Along with countless plot points directly tied to the events in Batman V. Superman, the film also goes to great lengths to convince you that Superman’s death at the end of that film fractured the hopes and dreams of the entire world. Throughout much of the film, humanity — particularly Batman — remains in a state of deep, deep mourning for Superman that the film hammers home with every option available to it, from its color palette (which spans the spectrum of grays and not much else) to a score that would seem more appropriate for a funeral than a movie featuring a caped superhero who dresses like a bat to fight crime.
Whether Superman actually earned that degree of adulation with his actions in earlier films is certainly up for debate, but when so much of Justice League is anchored to Batman V. Superman, the problems of the latter film — awkward dialogue, inconsistent tone, etc. — tend to find their way into this one. Justice League is haunted by Batman V. Superman just as much as it’s informed by it.
Snyder’s affinity for speed-shifting action sequences is also in full display in Justice League, and he puts it to heavy use in scenes involving Wonder Woman, Flash, and Superman. The way the film depicts Flash’s super-speed, for example, relies almost entirely on filming Miller in action at different speeds as he interacts with his environment or other characters. It’s a technique that looks good initially, but begins to feel a little over-used about halfway through the film when nearly every scene is an action scene, and every action scene uses the same technique.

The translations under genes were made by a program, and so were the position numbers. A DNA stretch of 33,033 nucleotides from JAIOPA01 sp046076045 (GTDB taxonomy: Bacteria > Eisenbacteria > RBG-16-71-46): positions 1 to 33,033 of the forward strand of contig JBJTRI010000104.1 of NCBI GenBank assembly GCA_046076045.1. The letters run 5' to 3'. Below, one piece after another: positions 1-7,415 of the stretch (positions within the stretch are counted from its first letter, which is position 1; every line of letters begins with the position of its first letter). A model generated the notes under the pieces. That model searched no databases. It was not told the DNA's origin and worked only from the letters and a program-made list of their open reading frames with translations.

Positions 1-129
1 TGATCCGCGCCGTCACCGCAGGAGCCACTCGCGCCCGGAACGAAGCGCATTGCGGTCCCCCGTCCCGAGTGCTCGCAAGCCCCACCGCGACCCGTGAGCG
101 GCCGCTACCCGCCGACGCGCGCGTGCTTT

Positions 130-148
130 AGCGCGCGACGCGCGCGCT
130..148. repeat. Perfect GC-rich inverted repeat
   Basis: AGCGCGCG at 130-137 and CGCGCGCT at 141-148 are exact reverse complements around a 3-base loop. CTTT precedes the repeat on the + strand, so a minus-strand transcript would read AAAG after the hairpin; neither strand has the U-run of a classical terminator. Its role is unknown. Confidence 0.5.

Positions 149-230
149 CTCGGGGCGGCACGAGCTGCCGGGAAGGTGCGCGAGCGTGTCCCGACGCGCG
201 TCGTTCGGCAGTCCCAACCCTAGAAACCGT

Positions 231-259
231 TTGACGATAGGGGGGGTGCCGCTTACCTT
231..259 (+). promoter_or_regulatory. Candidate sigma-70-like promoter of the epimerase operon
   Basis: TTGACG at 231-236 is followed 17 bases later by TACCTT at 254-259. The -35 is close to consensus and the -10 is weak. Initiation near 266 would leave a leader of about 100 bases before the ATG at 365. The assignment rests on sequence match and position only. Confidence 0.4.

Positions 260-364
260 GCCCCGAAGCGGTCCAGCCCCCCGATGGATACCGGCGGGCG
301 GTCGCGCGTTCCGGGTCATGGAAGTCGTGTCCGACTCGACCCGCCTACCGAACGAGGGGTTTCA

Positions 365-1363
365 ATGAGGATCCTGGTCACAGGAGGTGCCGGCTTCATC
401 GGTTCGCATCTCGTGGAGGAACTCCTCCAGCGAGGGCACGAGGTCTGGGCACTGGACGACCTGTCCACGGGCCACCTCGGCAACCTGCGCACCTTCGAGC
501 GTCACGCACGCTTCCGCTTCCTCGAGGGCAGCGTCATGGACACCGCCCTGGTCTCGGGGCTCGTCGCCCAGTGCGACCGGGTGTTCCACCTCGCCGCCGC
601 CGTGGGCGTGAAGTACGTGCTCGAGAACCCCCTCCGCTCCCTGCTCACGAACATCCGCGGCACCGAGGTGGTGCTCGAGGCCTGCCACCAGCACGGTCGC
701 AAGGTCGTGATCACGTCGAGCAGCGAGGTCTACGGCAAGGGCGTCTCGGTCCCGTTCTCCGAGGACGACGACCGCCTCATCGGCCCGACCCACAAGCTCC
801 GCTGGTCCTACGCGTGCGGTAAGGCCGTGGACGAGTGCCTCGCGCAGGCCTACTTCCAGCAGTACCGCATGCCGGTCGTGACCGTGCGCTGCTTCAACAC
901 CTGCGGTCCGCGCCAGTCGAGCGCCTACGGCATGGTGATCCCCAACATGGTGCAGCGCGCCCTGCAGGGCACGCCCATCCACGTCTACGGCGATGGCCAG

As for the superheroes themselves, Gadot’s Wonder Woman continues to be the best part of any movie she’s in — and that includes Batman V. Superman. Meanwhile, Affleck’s portrayal of The Dark Knight benefits from the added humor this time around and feels like a more fleshed-out character rather than what he did in Batman V. Superman, but Affleck still feels like a good Batman trapped in a bad movie.
Of the three newcomers — Miller, Momoa, and Fisher — Miller’s quirky speedster gets the most development (and the best jokes), but all three characters’ parts seem more focused on setting up their solo movies than establishing a genuine superhero team dynamic.
Although the film does have some fun moments and exciting sequences peppered throughout its mercifully short two-hour runtime, Justice League ends up being a testament to the danger of trying to cram too much into one movie. Sure, it has comedy, action, spectacle, and mature takes on some of the most popular superheroes of all time, but it falls short of being exceptional in any of those elements. It’s a film that feels desperate to check all the boxes, but uninterested in doing much more than that.
Sadly, that acceptance of being “just okay” is a recurring theme for WB’s superhero movies, which typically manage to make money at the box office, but not as much as they should make, given the characters involved. And like all of the movies not named Wonder Woman that came before it, Justice League is a movie that should be very, very good based on everyone involved, but ultimately ends up a forgettable, underachieving pastiche of better movies.
This article was originally posted on Digital Trends